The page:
All right, cool. So there’s another topic I kind of want to jump into, and this is a big one right now, and I’m gonna kind of lead into and then we’ll talk about it. In our conversation earlier, you mentioned there’s kind of three ways to go about doing business and that’s “Do it yourself,” “Done for you,” and “Done with you.” In the gym space, I’m gonna say most boutique gyms have always done “Done with you,” and that’s gonna be your group class where you’ve got a coach standing in the room with them, coaching them through movements, warming them up, cooling them down all of that. Recently, gyms are starting to understand “Done for you,” boutique gyms I would say, and “Done for you,” I’m gonna say, is personal training, where coaches standing with you personally, working on exactly what you need to do and making sure you’re doing it. And now, like in the present, people are starting to understand that the “Do it yourself” route is the scalable way to actually be able to help more people, and I’m gonna call that remote coaching and programming. From what you’ve seen in your space, is it the same in the learning community, in the education community? Which one, is there any that’s better, worse or better scalable, less scalable, etc.? What are your thoughts on that?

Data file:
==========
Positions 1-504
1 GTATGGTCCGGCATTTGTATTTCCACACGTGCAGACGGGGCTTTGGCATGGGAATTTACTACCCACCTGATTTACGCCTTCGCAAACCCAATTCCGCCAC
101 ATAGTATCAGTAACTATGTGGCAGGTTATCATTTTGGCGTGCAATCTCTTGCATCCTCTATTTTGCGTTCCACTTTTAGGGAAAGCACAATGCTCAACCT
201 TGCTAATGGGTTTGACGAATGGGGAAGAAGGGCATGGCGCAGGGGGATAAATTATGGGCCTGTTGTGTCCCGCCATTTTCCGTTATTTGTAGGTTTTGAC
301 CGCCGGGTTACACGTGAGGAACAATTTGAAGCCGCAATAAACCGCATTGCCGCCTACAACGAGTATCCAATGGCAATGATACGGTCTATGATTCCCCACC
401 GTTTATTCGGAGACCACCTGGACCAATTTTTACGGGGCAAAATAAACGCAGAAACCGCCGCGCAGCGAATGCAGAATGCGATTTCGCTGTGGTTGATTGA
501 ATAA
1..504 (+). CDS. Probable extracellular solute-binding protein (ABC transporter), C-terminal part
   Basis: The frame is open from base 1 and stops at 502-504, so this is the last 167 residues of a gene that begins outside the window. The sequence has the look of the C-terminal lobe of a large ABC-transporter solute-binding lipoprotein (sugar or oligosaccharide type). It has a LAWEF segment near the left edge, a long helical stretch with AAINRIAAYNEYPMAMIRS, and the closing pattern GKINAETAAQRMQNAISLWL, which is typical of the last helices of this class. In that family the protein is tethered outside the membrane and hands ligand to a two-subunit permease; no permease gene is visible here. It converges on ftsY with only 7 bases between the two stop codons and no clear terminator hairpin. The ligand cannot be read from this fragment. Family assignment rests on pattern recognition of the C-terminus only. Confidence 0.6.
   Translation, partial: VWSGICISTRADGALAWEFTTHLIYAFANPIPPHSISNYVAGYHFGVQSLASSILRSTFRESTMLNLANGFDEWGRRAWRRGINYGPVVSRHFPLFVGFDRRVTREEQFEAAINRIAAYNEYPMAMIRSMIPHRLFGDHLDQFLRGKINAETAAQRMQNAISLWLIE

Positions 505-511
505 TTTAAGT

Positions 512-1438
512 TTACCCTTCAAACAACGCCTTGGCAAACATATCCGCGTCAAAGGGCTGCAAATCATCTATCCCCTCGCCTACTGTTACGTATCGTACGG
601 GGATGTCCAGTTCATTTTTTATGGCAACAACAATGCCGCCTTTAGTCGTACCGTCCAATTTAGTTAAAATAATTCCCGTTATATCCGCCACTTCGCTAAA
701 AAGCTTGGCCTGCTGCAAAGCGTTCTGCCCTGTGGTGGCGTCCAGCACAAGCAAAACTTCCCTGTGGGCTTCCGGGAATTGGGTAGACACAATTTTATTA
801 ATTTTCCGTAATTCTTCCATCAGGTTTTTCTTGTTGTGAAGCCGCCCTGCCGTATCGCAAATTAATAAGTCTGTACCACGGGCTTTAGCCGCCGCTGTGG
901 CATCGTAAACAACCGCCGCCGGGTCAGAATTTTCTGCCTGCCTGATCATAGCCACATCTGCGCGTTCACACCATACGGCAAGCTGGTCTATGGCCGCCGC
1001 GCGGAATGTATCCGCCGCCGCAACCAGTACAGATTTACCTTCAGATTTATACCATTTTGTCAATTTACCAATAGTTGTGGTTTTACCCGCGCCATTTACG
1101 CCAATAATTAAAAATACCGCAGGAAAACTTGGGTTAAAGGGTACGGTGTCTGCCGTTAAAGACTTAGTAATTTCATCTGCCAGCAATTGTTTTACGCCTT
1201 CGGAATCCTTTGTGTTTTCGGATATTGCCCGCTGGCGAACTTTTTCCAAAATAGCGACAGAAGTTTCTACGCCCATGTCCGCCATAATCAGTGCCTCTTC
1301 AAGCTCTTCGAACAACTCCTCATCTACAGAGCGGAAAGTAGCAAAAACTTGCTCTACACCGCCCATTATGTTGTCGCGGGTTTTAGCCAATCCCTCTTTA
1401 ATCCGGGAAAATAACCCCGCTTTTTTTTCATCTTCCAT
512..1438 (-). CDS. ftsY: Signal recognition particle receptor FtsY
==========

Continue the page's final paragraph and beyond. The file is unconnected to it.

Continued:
Chris Badgett: Well, they’re all different, so not one’s better or worse, definitely the “Done with you” and the “Do it yourself” self guided are more scalable. So what gym owners particularly figure out just like experts in any industry is eventually for “Done for you” or just high touch one-on-one consulting or service is you’re gonna hit a ceiling, you can only raise your hourly rate so much, there’s only so much time in the day you will max out. Whereas, group training kind of “Done with you” in groups is much more scalable. And then the “Do it yourself” remote or online with low touch or no touch engagement of the trainer is very scalable. The best results are almost always, at least in a gym environment, I’m guessing, is going to be that one-on-one coach, but what also ends up happening is there is a benefit to people training in groups like we discussed already, but also when you’re going one-on-one, there’s a price barrier, so if you’re looking to expand how many people you serve, price point is a way that you can do that. So when you leverage group models through either just one-to-many kind of program design or leverage the infinitely scalable online components that’s something that can you can deliver for much cheaper that with potentially, not much of a ceiling, especially for the digital stuff. So there’s a way to expand your revenue by just thinking outside of the traditional one-on-one model.